This article first appeared on Malta Today
I didn’t realize I cared so much whether Ira Losco’s song would make it through to the finals until I found myself at the edge of my seat, heart pounding while those cruel Swedish presenters sadistically toyed with us, leaving Malta’s name until last. As one name after another was announced, my hopes started plummeting and I was already imagining the wailing on Facebook as we all commiserated together if Malta’s song did not go through. The meltdown would have been real. It was like the country was having a collective heart attack. Eileen was threatening to smash her TV. Things were going to get ugly.
My own reaction surprised me, because there have been many years when I was really indifferent to our chances at the festival and almost expected our song to get stuck at the semi-final stage either because of a poor performance, a weak (or really bad) song, or both. Most of the time it was fun to just sit back and mock the whole thing, which is a form of entertainment in itself. The only times I really got into it was when Chiara performed, and when Ira herself took to the stage in 2002 with a mediocre song, but a knock-out performance.
It has to be said that, for all its naffness, there is something about this festival (which many love, and many others love to hate), which just cannot be ignored. Suffice to say that the major news portals had someone blogging about it live; whether to just take the piss, or whether it was done in all seriousness, it was not something they could pretend was not happening. Not when the entire population on FB felt like one gigantic living room with everyone exchanging hilarious one-liners. That feeling of “togetherness” when roughly the whole country experiences the same event in real time and everything grinds to a halt, doesn’t happen that often: the only other examples I can think of are the World Cup and, of course, our elections. But of course, there is no real togetherness in the last two examples, is there?
So maybe it’s the annual, cathartic effect of having something which is truly national to root for, when for the rest of the year we are weighed down by the truly depressing bickering which divides the nation. Maybe because for once, when we speak in the collective “we” it truly means we as Maltese, rather than when people speak of their favourite foreign football team, yet still say “we”. Or when some people speak about the political party they support and still say “we”, even though it is becoming increasingly obvious that politicians and the voters who put them there each time are living in two very different, parallel universes where the same laws and rules don’t apply.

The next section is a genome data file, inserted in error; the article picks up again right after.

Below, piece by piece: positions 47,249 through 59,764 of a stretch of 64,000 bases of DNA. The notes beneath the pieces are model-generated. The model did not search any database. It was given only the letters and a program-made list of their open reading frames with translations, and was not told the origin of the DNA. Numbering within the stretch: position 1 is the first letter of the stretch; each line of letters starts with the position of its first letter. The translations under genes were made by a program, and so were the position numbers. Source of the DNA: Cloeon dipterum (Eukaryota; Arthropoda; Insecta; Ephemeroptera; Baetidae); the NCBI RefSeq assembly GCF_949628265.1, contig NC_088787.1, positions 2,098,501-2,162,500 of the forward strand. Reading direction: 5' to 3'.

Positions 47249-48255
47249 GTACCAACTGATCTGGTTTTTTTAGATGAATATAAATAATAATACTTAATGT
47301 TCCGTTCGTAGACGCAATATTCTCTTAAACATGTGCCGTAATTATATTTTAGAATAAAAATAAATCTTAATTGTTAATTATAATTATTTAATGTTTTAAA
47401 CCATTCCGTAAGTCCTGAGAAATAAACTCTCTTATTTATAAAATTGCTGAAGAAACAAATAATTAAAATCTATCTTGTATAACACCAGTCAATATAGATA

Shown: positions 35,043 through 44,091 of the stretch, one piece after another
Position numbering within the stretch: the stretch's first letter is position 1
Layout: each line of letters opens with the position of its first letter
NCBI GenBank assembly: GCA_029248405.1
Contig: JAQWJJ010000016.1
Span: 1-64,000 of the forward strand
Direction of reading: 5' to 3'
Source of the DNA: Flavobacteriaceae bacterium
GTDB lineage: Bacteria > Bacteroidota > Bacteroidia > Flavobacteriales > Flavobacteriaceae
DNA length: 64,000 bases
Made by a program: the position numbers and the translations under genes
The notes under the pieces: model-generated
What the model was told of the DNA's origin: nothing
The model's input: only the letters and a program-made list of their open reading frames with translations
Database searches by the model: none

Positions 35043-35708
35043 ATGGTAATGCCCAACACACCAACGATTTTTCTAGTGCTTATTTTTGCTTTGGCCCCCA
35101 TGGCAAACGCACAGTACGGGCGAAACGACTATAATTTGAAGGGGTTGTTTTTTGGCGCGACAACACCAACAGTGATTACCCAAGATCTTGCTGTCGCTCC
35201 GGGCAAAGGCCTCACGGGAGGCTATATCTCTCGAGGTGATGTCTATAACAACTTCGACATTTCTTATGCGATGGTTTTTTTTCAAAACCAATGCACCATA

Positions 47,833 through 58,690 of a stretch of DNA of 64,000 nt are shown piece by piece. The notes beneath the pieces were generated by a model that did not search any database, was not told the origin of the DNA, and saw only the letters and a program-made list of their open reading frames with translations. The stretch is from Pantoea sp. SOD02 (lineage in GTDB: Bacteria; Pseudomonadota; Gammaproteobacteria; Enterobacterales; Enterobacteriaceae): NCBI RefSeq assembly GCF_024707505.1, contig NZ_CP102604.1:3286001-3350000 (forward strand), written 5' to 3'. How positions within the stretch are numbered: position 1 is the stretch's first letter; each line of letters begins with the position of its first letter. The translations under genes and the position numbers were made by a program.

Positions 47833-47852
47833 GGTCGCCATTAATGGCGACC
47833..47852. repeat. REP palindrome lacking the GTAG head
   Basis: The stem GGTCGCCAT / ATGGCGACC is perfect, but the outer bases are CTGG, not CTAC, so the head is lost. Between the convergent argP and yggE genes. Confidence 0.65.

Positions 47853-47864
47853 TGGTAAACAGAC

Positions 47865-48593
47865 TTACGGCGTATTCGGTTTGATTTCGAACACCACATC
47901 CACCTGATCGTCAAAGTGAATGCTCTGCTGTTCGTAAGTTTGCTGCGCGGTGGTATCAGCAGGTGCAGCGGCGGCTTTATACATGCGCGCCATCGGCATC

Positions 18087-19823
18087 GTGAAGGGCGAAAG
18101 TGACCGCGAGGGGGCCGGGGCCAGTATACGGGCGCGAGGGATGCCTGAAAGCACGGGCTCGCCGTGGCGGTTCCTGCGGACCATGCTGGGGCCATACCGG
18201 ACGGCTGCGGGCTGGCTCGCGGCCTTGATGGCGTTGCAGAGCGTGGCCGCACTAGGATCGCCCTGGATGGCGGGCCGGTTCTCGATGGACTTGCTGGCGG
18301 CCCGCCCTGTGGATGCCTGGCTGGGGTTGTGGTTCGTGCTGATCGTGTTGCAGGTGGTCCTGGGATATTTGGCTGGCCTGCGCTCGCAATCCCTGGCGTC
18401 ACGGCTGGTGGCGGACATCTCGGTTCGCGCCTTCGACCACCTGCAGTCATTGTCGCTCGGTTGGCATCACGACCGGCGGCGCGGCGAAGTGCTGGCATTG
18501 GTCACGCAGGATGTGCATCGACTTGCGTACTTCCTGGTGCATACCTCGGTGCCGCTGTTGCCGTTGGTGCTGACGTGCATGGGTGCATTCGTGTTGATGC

In any case there I was, riveted to the screen, wondering why I was suddenly so invested in Malta getting through this time, especially as I was lukewarm about the whole thing at the beginning.
Initially, I didn’t think it was wise for Ira Losco to take part in the Eurovision again after having successfully branched out in another direction with her musical career. Going back to the cheesy pop of the song festival seemed like taking giant steps back.
I also didn’t particularly like the song – although admittedly the more I heard it, the more it “grew” on me.
Between the controversy over her participation in the first place, the dark mutterings that the whole thing had been “fixed”, followed by the change of song which had the public up in arms, this edition has been mired in debate. Then we had the dubious cumbersome coat which was used in the first dress rehearsal (an idea which was quickly scrapped), and the persistent “is she or isn’t she” pregnancy rumour which was finally laid to rest with an announcement on Mother’s Day,
On Tuesday night, however, when it all came together during those three minutes, none of that mattered. There is no question that Malta has a lot of talented singers, but when it comes to sheer stage presence, not many can match that certain “it” factor which Ira brings to the stage. Watching her powerful performance, and bearing in mind that she could not jump around because of her baby bump, Ira concentrated on giving her all by the sheer force of her personality.
I’ve heard a few murmurs of discontent because the backing singers were not on stage with her after all, but I think this was a good decision – the focus was only on her, and really it was hard to keep your eyes on anything else. Her look and her performance were flawless. Even the dancer, in my view was a distraction, his reputation notwithstanding, as I’m not a fan of too many gimmicks.
Ultimately it all boils down to Ira Losco’s star quality; an elusive thing to have but which you recognize once you see it. Off stage, her interviews have always been just right, striking the exact note between self-confidence and a certain kind of girl-next-door relatability. And now that she is going to become a mother, a new womanly maturity has taken over, probably in the knowledge that no matter the result this evening, she has something even more important to look forward to.